Whipple and Sipher's old pulley

Every restored Victorian building surrounding the greensward of Medina’s Public Square has its story.  And occasionally, some remnant, some souvenier from the past, hidden away in an attic or a dusty corner finds the light of day, and it too has a story to tell.

Gramercy Gallery

There is, for example, Gramercy Gallery at 221 South Court Street, one of a row of buildings erected in the aftermath of the devastating 1870 fire.  It is a chic and elegant shop decorated in lush Victorian style and filled with gifts, original art and antiques.  Most of the well-heeled customers who shop here have probably never seen the huge wheel pictured above.  But  proprietor Pam Miller might take you up the the attic — if she’s of a mind to — and show you the large pulley with rope and hook still intact, still ready to raise and lower boxes of glassware and crockery through the trapdoor in the ceiling, as it did the the late 1800’s when the store belonged to a couple of local merchants named Whipple and Sipher.

Their shop was a Medina institution and it supported the Whipple and Sipher families quite handsomely.  (Mr. Sipher’s very large safe remains in the back room — although it is no longer filled with money.) Both men built imposing Victorian homes during those heady days of the Gilded Age when growth and prosperity abounded in the village of Medina.

Pam Miller points out another remembrance of the past — a white fireplace surround in the main room of the shop. “I was told that it came from Doc Strong’s house on the Square, where the new courthouse stands today,” she says. The elaborate wood piece is distinctly Victorian in style — but the house it came from was built before the Civil War.  It was one of several gracious, Western Reserve-style homes that stood on the eastern side of  Public Square before the leading citizens chose to move to quieter, less commercial neighborhoods. As a result, the homes were torn down or moved.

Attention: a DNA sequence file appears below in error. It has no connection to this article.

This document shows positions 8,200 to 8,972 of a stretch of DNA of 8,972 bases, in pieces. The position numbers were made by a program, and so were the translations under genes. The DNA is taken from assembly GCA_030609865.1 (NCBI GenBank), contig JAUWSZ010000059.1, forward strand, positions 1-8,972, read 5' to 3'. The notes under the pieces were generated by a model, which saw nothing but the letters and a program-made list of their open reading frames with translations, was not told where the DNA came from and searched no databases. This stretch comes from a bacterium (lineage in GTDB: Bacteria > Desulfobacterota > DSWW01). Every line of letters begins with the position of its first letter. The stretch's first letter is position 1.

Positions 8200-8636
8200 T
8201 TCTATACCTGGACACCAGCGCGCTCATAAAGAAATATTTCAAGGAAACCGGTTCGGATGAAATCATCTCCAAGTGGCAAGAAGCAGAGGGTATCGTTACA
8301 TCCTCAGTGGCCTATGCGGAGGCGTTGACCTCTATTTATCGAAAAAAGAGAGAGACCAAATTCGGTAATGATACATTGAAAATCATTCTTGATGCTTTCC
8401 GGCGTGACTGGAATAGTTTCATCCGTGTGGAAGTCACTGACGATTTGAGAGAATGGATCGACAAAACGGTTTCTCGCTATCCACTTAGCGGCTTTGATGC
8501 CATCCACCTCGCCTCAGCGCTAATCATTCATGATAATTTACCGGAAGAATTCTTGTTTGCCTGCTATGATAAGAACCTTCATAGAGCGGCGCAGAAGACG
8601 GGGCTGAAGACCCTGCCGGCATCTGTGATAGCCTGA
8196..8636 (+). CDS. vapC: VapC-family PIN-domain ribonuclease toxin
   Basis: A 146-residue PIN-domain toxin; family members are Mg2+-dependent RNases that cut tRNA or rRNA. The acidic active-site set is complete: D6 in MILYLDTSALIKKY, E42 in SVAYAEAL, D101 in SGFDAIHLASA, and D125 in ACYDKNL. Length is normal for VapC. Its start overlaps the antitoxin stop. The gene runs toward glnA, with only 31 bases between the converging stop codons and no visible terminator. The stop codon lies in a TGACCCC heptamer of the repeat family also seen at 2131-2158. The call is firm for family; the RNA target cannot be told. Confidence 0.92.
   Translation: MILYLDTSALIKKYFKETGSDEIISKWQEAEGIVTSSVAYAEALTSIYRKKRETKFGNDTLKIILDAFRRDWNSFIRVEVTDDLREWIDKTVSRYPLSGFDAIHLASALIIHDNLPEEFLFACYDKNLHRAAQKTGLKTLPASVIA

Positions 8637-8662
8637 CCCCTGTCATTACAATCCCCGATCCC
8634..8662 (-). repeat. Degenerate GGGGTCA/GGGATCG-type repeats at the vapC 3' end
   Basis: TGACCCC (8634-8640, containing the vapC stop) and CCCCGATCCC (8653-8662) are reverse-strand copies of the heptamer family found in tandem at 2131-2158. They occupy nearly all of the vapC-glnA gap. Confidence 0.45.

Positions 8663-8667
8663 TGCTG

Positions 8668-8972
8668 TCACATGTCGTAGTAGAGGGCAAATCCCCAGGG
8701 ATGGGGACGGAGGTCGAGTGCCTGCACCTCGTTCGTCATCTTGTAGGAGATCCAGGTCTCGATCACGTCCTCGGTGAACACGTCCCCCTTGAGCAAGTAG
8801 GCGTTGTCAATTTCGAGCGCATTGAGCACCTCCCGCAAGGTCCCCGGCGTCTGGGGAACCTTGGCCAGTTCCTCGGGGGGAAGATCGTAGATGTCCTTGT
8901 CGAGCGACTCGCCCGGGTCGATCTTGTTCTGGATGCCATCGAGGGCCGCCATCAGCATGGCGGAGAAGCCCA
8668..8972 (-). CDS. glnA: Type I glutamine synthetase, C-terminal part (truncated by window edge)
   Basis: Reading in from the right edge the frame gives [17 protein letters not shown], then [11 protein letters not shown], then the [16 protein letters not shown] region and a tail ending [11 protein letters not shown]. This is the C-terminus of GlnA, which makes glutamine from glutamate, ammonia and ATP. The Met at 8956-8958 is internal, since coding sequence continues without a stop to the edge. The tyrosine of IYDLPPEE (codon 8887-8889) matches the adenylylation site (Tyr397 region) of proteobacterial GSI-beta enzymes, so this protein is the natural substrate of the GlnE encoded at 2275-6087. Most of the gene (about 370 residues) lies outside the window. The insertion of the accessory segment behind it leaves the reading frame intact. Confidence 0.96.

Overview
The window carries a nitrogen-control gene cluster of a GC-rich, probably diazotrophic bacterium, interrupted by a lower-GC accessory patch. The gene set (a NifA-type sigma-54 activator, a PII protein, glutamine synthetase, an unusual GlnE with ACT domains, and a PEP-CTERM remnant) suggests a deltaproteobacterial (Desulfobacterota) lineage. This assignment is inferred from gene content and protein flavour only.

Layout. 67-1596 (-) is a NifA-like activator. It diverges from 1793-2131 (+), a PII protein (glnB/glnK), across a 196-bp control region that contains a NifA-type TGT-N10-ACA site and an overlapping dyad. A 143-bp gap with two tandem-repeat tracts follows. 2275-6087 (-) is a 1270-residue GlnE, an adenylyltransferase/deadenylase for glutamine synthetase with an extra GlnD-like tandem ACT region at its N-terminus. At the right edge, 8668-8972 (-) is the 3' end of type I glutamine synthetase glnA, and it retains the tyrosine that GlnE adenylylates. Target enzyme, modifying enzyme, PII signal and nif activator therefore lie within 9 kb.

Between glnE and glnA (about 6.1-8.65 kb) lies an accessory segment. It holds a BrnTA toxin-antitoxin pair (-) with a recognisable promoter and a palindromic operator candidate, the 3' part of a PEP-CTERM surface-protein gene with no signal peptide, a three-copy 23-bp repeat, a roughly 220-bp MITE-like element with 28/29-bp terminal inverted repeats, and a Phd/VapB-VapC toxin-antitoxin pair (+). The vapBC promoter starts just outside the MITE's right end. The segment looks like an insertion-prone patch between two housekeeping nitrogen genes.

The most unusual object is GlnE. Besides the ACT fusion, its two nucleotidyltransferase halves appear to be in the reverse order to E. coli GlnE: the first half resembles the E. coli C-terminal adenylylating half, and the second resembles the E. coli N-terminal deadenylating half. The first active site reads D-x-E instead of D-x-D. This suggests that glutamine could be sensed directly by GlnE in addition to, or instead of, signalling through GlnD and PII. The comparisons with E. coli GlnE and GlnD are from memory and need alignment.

Around the turn of the century, the Whipple and Sipher store was acquired by the Cannon family who sold groceries for two generations. The Cannons left something behind as well — several display cases (like the ones pictured below) that sit forlornly on the floor of the attic, surrounded by seasonal decorations and boxes of wrapping paper.

Ida Cannon stands at the counter.

Ida Cannon was the daughter of the family and an iconic figure in the 1930’s, 40’s and 50’s. Senior citizens who grew up in Medina remember her presiding behind the counter like a crusty deity, wrapping purchases in old-fashioned brown paper and tying them neatly with string.

Cannon’s grocery store also delivered.  Ida owned a 1930’s-era station wagon with wood-paneled doors dubbed the “Cannonball” by irreverent delivery boys who, (unbeknownst to Ida), raced it up and down the village streets.

Those were the days when — if a family was not at home — the delivery boy walked into the kitchen and left the groceries on the table, taking care to put the perishables into the ice-box.  (Doors were never locked and “refrigerator” was still an unknown term.)

Today the shop — founded in 1984 and owned by Pam Miller since 1989 — is filled with original art by noted Medina artist Cindy Allman, cards and stationary, jewelry, pillows and throws, Byers Choice Christmas carolers, and framed inspirational quotations. However, like Whipple and Sipher, Pam Miller also  sells “crockery” — that is, hand-made platters and vases by local artists Elaine Lamb and Bonnie Gordon. And, like Ida Cannon, she sells groceries too — the kind that cater to more modern tastes, like gourmet jellies and chipotle dip mixes.

So, to paraphrase a worldly French quotation, the more things change, the more they remain the same.

Victorian elegance

South Court Street in days of yore. Note Whipple and Sipher sign on far right.

11 Responses to “Remembrance of Things Past: Shopping in Medina Then and Now”

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  10. Tim Davis Says:

    Any idea which Whipple this was? Spring Grove is full of Whipples of this vintage. http://www.findagrave.com/cgi-bin/fg.cgi?page=gsr&GSiman=1&GScid=43546&GSfn=&GSln=whipple

  11. Tim Davis Says:

    or Jerusha Whipple ( -1865) in (old) Medina Cemetery. -tcd

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